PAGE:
If this story were presented in any sort of logical sequence, there may have been a chance to build tension. If the characters had been developed, their actions may actually trigger some reactions in us, the viewing audience. If we understood what was happening, we may have felt some of the apparent suspense they're trying to build. If the plot elements had been given any real room to unfold, there may have been a chance for some thrilling twists. How can you have a plot twist when no one knows what's happening in the first place? You can't "twist" first. That doesn't work at all.

Misconduct wants so badly to be edge-of-your-seat compelling, but in the end, you get a confusing pastiche of dramatically lit scenery through which a fledgling director (Shintaro Shimosawa) sends a cast of a few big stars plus a whole raft of relative unknowns whose characters possess no discernible motive for anything they do until this movie's puzzling anti-climactic "conclusion."

I Should Have Bailed Five Minutes In...

I should have known. The first shot, through the opening credits, is a close-up of the Louis Armstrong statue at Algiers Ferry Landing in New Orleans. But it's shown from the side. You can't see the face, so you'd have to already be familiar with the statue in order for it to usefully place the action in New Orleans. The camera pulls back from the statue for a long 30 seconds, accompanied by audio of TV news reports that serve to inform us that Pierson is being investigated. Denning dismisses a petulant Emily's suggestion that the two of them leave town for awhile. Then Denning, as he walks (and walks and walks) around his house, gets a text implying that Emily has been kidnapped. Then Denning is walking (and walking and walking) to, and around, the Octavia Gallery. That's where he will pay some un-named kidnappers 2.5 million in cash that he just happened to have laying around. During the ransom drop scene we get the back of Anthony Hopkins' head for an obscene amount of time.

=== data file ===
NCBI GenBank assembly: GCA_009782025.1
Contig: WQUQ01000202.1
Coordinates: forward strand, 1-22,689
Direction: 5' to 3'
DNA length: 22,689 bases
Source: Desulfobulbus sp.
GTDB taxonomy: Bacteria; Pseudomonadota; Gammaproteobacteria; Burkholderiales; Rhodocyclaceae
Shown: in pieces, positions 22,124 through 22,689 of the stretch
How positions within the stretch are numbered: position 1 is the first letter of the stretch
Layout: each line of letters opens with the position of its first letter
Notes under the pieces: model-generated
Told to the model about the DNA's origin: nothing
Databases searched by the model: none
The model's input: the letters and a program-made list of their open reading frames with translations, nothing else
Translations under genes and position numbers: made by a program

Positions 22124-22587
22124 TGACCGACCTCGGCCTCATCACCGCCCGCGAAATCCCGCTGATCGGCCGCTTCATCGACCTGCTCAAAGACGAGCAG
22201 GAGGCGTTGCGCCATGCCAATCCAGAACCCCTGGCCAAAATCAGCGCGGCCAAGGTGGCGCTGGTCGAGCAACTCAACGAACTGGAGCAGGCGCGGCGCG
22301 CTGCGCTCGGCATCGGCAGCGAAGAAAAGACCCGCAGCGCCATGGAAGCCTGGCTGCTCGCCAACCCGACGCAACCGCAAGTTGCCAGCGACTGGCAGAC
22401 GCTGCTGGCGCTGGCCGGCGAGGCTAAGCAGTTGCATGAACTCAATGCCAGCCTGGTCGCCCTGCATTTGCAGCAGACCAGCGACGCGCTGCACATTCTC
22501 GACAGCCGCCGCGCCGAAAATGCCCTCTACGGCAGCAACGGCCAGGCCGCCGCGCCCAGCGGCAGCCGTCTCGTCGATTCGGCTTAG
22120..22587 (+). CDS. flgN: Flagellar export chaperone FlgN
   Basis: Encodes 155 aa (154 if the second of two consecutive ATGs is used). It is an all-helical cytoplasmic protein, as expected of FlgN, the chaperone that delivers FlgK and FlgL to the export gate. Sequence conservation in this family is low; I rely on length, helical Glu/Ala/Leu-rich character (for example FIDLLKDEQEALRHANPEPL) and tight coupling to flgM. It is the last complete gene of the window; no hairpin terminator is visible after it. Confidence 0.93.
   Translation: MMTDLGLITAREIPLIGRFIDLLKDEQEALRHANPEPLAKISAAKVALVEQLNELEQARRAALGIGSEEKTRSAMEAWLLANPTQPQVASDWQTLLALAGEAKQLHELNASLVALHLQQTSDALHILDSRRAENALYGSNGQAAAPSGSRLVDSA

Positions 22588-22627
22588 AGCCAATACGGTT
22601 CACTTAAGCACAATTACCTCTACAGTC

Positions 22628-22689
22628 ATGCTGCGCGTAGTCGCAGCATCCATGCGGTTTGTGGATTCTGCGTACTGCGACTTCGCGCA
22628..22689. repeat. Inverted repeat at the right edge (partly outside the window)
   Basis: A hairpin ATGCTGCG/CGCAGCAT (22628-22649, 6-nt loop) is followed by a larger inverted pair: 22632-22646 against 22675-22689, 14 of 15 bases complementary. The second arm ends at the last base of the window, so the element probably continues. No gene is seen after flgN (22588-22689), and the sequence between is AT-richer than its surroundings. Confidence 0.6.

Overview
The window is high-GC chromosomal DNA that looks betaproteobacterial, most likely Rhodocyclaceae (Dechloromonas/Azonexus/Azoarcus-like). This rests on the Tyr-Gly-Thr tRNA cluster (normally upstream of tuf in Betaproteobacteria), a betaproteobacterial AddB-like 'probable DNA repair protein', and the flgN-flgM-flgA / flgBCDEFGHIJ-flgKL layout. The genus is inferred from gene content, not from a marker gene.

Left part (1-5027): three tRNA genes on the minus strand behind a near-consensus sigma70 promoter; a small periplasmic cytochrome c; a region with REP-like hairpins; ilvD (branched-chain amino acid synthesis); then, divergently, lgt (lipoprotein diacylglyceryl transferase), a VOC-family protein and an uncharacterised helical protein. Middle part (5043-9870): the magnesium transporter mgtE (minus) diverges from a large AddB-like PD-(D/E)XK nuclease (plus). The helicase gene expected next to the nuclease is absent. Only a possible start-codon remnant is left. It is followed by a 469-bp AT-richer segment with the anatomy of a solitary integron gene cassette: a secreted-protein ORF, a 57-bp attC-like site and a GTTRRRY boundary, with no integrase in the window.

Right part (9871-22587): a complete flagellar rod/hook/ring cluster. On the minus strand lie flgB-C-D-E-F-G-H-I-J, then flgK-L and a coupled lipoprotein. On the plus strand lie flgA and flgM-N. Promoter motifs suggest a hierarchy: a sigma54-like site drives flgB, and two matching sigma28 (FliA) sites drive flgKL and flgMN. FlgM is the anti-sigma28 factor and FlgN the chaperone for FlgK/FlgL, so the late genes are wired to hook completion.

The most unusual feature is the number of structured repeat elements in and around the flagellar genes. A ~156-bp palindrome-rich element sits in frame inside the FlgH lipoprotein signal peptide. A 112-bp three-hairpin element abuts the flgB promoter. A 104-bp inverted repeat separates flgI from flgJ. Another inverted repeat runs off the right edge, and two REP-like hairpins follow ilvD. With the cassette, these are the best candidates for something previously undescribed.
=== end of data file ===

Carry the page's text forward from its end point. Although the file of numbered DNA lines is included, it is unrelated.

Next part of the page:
"Do we still have to pay these guys if we only shoot them from behind for many endless seconds?"

The expert security adviser (Julia Stiles) is so visibly barking orders into a communication device that I really wondered if these movie makers have ever seen a surveillance team in any other movie in the history of time. If there WERE kidnappers watching, which this viewer never believed for one single second, they would have spotted these "security experts" in an instant. Mind you, this is barely seven minutes in at this point, so we're assuming this kidnapping is the A-story. It's not. There is no reason at all to open with this scene sequence, except that Anthony Hopkins is in it.

The B-stories are disconnected and never fully play out to any satisfying conclusion. Characters are plunked into the story without exposition, or float in and out of position as protagonist and antagonist, alternating from being victimized to having the upper hand.

There's a sickly nameless Asian guy. We assume he's a soon-to-be-fatal victim of Pierson's bad drug, but otherwise we never really learn his role in all this. Even when we suspect (correctly) that he's a hired hit man, that still doesn't explain his actions. Why does he hunt down Emily's hapless neighbor? What's his payment for brutalizing the Cahills? What's his motive? Revenge for something we don't even know happened? Money?

There's the Cahill joyless marriage, which seems to have hit the skids after a late-term miscarriage, and may or may not explain the intense weirdness of Charlotte Cahill (Alice Eve.)

There's the unknown nature of Emily's relationship with Charles Denning. It's "unknown" because Emily is an unreliable character. Though she claims to be unhappy when she tells Cahill that Denning "won't let her" leave, there doesn't seem to actually be any such duress in the first scene. In fact, Emily is the one suggesting a trip to London with Denning to wait out the heat from the bad drug scandal.